In brief: Killer sentenced for death at Yale
NEW HAVEN, Conn. – A former animal research technician was sentenced Friday to 44 years in prison for killing a Yale graduate student days before what was to be her wedding day in 2009. The judge’s decision came after anguished relatives described how their anticipation of a celebration turned to grief as they returned home with her in a coffin.
Raymond Clark III, 26, apologized in New Haven Superior Court for strangling 24-year-old Annie Le of Placerville, Calif. Her body was found upside down stuffed in a wall of a research lab on Sept. 13, 2009, her wedding day and five days after she was last seen inside the Yale medical building.
“Annie was and will always be a wonderful person, by far a better person that I will ever be in my life,” Clark said. “I’m sorry I lied. I’m sorry I ruined lives and I’m sorry for taking Annie Le’s life.”
Clark pleaded guilty to the killing earlier this year, and prosecutors revealed at the time that he had left behind evidence of a sexual assault and desperately tried to cover his tracks.
Victims identified in shooting spree
YUMA, Ariz. – The 73-year-old man who drove from place to place on a shooting spree in southwestern Arizona gunned down his fifth ex-wife, her attorney and three friends who supported her in their divorce before taking his own life on the side of a road.
Carey Hal Dyess also wounded his ex-wife’s best friend in Thursday’s rampage, which started in the small town of Wellton and extended west to Yuma, a city of about 91,000.
Leon Wilmot, chief deputy for the Yuma County Sheriff’s Office, identified three of the victims Friday as Dyess’ ex-wife Theresa Lorraine Sigurdson, 61; Henry Scott Finney, 76; and James P. Simpson, 75.
The woman who was wounded was Sigurdson’s best friend, Linda Kay Clatone, 52, Wilmot said. She was flown to Phoenix, where she remained hospitalized in critical condition.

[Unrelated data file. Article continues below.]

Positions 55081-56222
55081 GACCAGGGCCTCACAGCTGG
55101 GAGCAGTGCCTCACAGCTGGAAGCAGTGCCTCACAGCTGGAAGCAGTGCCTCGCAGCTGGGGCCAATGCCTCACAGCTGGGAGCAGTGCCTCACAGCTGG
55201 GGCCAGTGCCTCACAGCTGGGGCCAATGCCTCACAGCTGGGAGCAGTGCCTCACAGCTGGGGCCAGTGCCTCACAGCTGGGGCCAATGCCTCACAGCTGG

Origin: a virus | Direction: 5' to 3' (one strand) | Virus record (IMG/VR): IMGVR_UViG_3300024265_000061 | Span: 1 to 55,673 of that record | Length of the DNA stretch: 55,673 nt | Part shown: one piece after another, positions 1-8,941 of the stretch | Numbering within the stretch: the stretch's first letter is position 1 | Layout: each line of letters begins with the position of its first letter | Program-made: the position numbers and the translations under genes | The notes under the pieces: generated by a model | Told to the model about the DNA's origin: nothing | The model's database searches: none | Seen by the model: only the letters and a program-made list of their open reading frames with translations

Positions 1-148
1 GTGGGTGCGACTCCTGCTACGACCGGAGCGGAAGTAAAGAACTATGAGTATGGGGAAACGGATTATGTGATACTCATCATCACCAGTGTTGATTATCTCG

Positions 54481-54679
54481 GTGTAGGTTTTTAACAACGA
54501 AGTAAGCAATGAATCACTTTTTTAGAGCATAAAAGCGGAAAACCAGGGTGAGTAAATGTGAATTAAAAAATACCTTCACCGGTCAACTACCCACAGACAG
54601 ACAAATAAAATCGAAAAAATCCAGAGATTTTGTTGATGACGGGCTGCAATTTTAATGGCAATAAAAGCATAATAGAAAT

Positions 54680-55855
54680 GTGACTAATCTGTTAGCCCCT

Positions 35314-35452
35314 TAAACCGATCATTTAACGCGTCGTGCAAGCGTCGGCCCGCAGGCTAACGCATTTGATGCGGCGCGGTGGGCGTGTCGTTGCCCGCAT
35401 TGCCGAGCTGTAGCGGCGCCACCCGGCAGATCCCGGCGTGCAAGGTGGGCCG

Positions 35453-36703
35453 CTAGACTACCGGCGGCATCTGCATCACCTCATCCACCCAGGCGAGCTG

Wilmot said the victims were all either acquaintances or friends of Sigurdson who “supported her during the course of the divorce.”
Military academy gets female leader
HARTFORD, Conn. – One of the earliest female graduates of the U.S. Coast Guard Academy returned Friday to take over its top spot, becoming the first woman selected to lead one of the nation’s five military service academies.
Rear Adm. Sandra Stosz was installed as the academy’s 40th superintendent in a change-of-command ceremony Friday on the New London campus. She graduated from the academy in 1982, the third class to include female cadets.
This fall’s incoming class has the most cultural and ethnic diversity in the academy’s history. Coast Guard Commandant Adm. Robert J. Papp, who presided over Friday’s change-of-command ceremony, said maintaining and expanding that diversity is key to the Coast Guard.
Stosz, 51, previously was the Coast Guard’s director of reserve and leadership and also commanded two cutters during her 12 years of experience at sea. They included an assignment as the first female commander of a U.S. icebreaker, the 140-foot Katmai Bay, in northern Michigan.